Desperate Parents Who Think They Are Helping Their Teen

Desperate Parents Who Think They Are Helping Their Teen - Anchor Of Promise

In the news recently was the mother who tried to buy a baby for her 14 year-old daughter who desperately wanted a child. Despite the fact of how very wrong this was, I did have some understanding of why this mother made the choices that she did.

When you see your child hurting, you as the parent only want the pain to go away. Maybe you have tried other methods to help erase the deep agony that your child is in. Not finding the way to ease their pain, you take matters into your own hands. Desperation can so easily lead to a distorted approach in finding healing.

You may be a parent whose child is so stressed out that they start to smoke cigarettes. You don’t want them to suffer the possible effects of cancer down the line so you look the other way after you mention other things that are less harmful, although illegal, as if giving permission without giving permission.

Then there’s the young boy who was caught looking at half nude women on the internet and you passed it off as the ‘coming of age’ and let it go. In the meanwhile, his curiosity becomes an obsession that grows into a full-blown porn addiction. You’ve talked to him many times about the issue but in the end, you give in and ignore the now massive problem and hope he grows out of it.

In time, you come to realize that you haven’t helped your teen at all. In fact, because we want so desperately to satisfy the needs or rescue our teen, we have instead caused more harm. We have encouraged the destructive behavior to a point in which it may be too late to turn the situation around.

No matter what your teen’s issues are, there comes a point in which your responsibility is called into accountability as a parent. Otherwise, a parent’s altering choices will surely affect the outcome of their teen. We as parents must fully weigh those decisions; such as the mother who sits in jail for trying to buy a baby for her daughter.

Parents are losing the battle of helping their teens in crisis. They are using all their own worldly wisdom and making unhealthy choices because they are panicking. They look to man, media or books for answers. I have rarely seen any of those avenues help a teen in crisis.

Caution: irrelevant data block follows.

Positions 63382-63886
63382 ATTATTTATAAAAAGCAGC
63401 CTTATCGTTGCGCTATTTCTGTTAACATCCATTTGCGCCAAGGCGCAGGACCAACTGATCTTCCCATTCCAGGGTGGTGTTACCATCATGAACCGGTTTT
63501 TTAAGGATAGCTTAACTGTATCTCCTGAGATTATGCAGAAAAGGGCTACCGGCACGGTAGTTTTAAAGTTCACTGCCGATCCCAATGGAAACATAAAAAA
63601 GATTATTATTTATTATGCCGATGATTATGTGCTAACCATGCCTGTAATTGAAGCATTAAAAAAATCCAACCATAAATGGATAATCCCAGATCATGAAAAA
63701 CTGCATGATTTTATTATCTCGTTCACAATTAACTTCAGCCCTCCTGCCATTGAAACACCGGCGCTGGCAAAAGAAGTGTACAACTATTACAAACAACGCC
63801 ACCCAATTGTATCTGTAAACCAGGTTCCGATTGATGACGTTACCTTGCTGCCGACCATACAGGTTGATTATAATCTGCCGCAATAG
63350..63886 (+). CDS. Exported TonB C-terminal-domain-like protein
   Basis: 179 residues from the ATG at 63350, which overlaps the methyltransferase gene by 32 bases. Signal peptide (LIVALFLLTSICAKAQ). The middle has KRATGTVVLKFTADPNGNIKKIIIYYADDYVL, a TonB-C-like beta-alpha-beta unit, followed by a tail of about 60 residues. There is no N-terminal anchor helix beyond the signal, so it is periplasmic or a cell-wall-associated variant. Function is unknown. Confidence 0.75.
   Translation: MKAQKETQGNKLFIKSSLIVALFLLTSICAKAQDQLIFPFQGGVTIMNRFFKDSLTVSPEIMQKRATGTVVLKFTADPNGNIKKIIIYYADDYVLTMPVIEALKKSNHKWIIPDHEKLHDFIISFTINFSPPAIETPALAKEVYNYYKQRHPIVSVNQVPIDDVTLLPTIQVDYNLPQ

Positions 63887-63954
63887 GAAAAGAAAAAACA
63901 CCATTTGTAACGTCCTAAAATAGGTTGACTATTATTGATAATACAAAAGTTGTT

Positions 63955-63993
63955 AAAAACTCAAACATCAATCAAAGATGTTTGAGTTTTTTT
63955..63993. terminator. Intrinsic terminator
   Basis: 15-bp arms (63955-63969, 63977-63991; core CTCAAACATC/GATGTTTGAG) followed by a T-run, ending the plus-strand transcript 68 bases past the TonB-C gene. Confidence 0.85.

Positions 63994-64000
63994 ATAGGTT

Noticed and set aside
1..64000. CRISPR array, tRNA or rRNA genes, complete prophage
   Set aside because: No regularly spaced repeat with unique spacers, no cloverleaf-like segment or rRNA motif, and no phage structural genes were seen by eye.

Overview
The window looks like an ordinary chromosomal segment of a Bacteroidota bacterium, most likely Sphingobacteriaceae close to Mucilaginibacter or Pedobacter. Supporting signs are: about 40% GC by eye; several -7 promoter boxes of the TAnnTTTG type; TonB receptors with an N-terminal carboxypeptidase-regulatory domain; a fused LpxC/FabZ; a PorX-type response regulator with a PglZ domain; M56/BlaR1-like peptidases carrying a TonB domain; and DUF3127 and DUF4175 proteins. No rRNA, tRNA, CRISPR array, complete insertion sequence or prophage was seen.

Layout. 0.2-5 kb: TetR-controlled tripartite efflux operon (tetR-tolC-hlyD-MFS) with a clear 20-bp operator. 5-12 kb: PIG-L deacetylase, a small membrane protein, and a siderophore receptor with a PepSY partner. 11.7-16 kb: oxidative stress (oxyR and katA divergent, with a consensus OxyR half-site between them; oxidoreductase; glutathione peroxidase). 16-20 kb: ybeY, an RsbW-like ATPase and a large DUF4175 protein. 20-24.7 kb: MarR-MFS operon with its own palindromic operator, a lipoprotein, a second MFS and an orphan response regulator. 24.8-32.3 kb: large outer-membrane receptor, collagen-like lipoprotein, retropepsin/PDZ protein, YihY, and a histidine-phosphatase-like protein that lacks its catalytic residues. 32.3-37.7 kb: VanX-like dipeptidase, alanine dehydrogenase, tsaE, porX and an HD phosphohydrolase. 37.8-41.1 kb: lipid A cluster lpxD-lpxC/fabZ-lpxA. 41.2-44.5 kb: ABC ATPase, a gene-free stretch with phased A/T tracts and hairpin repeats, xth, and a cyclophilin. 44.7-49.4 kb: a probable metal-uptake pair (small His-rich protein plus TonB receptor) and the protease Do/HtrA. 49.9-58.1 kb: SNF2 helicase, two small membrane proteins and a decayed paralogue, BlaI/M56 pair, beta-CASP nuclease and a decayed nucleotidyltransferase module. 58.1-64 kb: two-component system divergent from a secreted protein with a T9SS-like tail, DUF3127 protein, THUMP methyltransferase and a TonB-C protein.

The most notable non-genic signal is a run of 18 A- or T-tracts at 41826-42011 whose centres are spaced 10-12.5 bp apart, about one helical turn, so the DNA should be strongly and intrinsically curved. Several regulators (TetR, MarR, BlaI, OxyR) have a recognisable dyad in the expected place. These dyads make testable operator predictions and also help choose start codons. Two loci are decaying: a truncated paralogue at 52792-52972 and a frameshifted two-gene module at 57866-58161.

Instead, we are seeing a rise in parents today of appeasing their teens through friendship and giving them the things they want in order to make them happy just to keep them out of crisis. Unfortunately, this has only exacerbated their problems to the point of a complete breakdown of the family and of the teen.

The hero mentality of the parent to the teen must stop. They don’t need a hero. Teens need parents who are going to look out for the welfare of their teen, even if the teen doesn’t temporarily like it.
If you want to save your broken teen’s life, you have to speak truth, be firm, bring discipline, and give correction to your teen. The way about doing this is only with the help of God.

You are not there to be your teen’s best friend. You are there to raise them up to the fullest potential that they have been called for. Because honestly, every time you step into the arena of parenting “your” way, it will fail without a doubt. This is why God gave so much instruction, guidance, and wisdom in His Word. When we do things on our own, we ourselves are playing God and it will end in disaster.

This may require something of you that may be difficult, because it is the opposite of what you have been doing with your teen. Your teen may even think of you as unloving as you change the way of parenting them.

In the long run, you would be ensuring them a future life filled with healthiness and happiness through these changes. Before you get to that point, there will be some rough roads ahead of you. The good news is that you won’t be alone. Below is some helpful things that I have learned along the way.